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Dharan Ganesan
Dharan Ganesan

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Day 21: Iterators

πŸ€” What are Iterators?

Iterators allow us to loop through data one element at a time. They provide a standardized way to access elements in a collection, such as arrays or maps, without exposing the underlying implementation details.

πŸ“œ The Iterator Protocol

Before ES6 (ECMAScript 2015), iterating over data structures in JavaScript was mainly done using for loops. However, with the introduction of the Iterator Protocol, a cleaner and more versatile approach emerged.

The Iterator Protocol consists of two essential components:

  1. Iterable: An object that has an iterator method. This method returns an Iterator object, allowing us to traverse through the collection.

  2. Iterator: An object that implements the next() method. This method returns an object with two properties: value, which represents the current element, and done, a boolean indicating whether the iteration is complete.

πŸ› οΈ Using Iterators

πŸ”„ The for...of Loop

The for...of loop is a handy feature that emerged with ES6, making it easier to work with iterators. Let's see how it works with an array:

const fruits = ['🍎', '🍌', 'πŸ‡', '🍊', 'πŸ“'];

for (const fruit of fruits) {
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Here, the for...of loop automatically handles the iteration process using the iterator of the fruits array.

🎨 Creating Custom Iterators

We can also define custom iterators for our own objects. To do that, we need to implement the iterator protocol on our object.

const range = {
  start: 1,
  end: 5,
  [Symbol.iterator]() {
    let currentValue = this.start;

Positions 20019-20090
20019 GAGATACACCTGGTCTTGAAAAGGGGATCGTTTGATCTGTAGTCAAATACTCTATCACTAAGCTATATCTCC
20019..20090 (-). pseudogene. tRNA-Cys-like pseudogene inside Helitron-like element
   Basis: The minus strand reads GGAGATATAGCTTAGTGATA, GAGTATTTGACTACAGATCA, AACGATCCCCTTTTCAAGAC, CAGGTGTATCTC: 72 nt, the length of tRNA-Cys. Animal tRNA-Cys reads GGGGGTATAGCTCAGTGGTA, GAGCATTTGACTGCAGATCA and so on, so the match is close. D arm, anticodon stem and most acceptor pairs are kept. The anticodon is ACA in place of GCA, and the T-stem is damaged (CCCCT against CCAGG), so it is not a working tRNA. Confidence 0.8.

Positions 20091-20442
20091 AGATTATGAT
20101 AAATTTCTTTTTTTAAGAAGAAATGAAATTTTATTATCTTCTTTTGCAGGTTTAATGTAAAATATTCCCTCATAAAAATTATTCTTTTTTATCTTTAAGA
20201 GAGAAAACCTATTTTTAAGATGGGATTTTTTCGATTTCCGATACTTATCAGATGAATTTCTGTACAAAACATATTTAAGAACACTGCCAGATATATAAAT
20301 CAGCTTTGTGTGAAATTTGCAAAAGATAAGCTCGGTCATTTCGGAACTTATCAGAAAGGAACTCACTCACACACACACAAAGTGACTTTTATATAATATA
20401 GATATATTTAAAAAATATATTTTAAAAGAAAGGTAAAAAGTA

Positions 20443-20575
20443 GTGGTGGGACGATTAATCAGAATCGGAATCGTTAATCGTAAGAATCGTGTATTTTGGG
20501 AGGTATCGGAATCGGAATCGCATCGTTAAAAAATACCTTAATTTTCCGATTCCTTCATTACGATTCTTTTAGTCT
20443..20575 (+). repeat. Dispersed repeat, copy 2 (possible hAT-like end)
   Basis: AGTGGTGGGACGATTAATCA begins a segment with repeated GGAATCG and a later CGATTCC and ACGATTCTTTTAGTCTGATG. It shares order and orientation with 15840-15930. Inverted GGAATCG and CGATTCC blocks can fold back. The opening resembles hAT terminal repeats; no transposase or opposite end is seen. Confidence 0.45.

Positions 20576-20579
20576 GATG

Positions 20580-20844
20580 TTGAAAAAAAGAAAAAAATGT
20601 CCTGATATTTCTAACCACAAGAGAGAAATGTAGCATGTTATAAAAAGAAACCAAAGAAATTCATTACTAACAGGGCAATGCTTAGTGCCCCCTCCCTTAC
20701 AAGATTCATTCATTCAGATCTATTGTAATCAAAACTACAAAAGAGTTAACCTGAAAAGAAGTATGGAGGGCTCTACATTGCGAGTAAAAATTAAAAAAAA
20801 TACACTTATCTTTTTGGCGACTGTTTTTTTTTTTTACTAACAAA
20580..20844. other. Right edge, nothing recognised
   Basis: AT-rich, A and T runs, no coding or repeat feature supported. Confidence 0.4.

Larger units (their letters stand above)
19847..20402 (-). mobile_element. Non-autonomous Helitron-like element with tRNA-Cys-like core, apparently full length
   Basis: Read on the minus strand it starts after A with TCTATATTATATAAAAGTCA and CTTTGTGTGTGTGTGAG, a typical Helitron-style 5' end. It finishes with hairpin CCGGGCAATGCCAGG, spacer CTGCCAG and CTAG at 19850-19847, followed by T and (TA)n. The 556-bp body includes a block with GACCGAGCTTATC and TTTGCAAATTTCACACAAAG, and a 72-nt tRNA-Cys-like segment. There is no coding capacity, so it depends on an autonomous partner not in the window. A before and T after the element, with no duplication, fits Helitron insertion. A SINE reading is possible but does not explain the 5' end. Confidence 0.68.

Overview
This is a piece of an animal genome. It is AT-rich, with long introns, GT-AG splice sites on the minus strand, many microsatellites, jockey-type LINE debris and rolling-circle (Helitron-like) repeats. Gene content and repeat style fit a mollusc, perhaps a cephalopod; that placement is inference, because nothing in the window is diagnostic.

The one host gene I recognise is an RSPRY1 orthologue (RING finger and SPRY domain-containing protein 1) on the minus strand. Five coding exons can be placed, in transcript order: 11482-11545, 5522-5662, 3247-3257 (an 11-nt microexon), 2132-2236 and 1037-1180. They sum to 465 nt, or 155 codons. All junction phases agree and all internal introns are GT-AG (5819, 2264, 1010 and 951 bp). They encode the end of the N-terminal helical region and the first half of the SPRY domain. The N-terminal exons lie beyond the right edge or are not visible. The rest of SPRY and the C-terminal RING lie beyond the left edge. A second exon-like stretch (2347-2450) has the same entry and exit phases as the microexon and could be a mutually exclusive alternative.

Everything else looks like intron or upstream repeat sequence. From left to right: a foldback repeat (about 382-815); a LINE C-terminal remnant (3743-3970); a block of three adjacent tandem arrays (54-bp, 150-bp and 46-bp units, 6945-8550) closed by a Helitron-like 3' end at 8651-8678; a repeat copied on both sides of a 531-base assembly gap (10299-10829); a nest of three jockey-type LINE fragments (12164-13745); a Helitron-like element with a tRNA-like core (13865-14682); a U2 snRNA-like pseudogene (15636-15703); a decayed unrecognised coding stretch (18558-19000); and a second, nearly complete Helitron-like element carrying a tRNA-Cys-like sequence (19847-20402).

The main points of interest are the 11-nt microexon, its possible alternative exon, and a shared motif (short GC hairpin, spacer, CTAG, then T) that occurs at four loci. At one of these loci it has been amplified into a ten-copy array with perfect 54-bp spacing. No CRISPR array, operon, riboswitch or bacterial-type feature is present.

return {
      next: () => {
        if (currentValue <= this.end) {
          return { value: currentValue++, done: false };
        } else {
          return { done: true };

for (const num of range) {
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This code will output the numbers from 1 to 5, demonstrating how we can define custom iteration behavior.

Built-in Iterators πŸ› οΈ

JavaScript provides several built-in data structures that are iterable, including arrays, strings, maps, sets, and more. We can use these structures with the for...of loop or any other iterator-consuming method.

πŸ”€ Iterating Over a String

const message = "Hello,! πŸš€";

for (const char of message) {
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πŸ—ΊοΈ Iterating Over a Map

const myMap = new Map([
  ['key1', 'value1'],
  ['key2', 'value2'],
  ['key3', 'value3'],

for (const [key, value] of myMap) {
  console.log(`${key} => ${value}`);
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✨ Advantages of Using Iterators

  • Custom Iteration Behavior: With iterators, you can define custom iteration behavior for your objects. This flexibility allows you to loop through data structures in a way that makes the most sense for your specific use case.
  • Asynchronous Iteration: ES6 introduced asynchronous iterators (Symbol.asyncIterator), which are invaluable when dealing with asynchronous operations and streams. They enable elegant handling of async data.
  • Lazy Evaluation: Iterators facilitate lazy evaluation, where the next value is generated only when needed. This can be especially helpful when dealing with large data sets, as it minimizes memory consumption.
  • Generators: Generators are a special type of iterator that allows you to pause and resume the execution of a function. They are handy for creating iterators with complex logic in a more readable and maintainable way.

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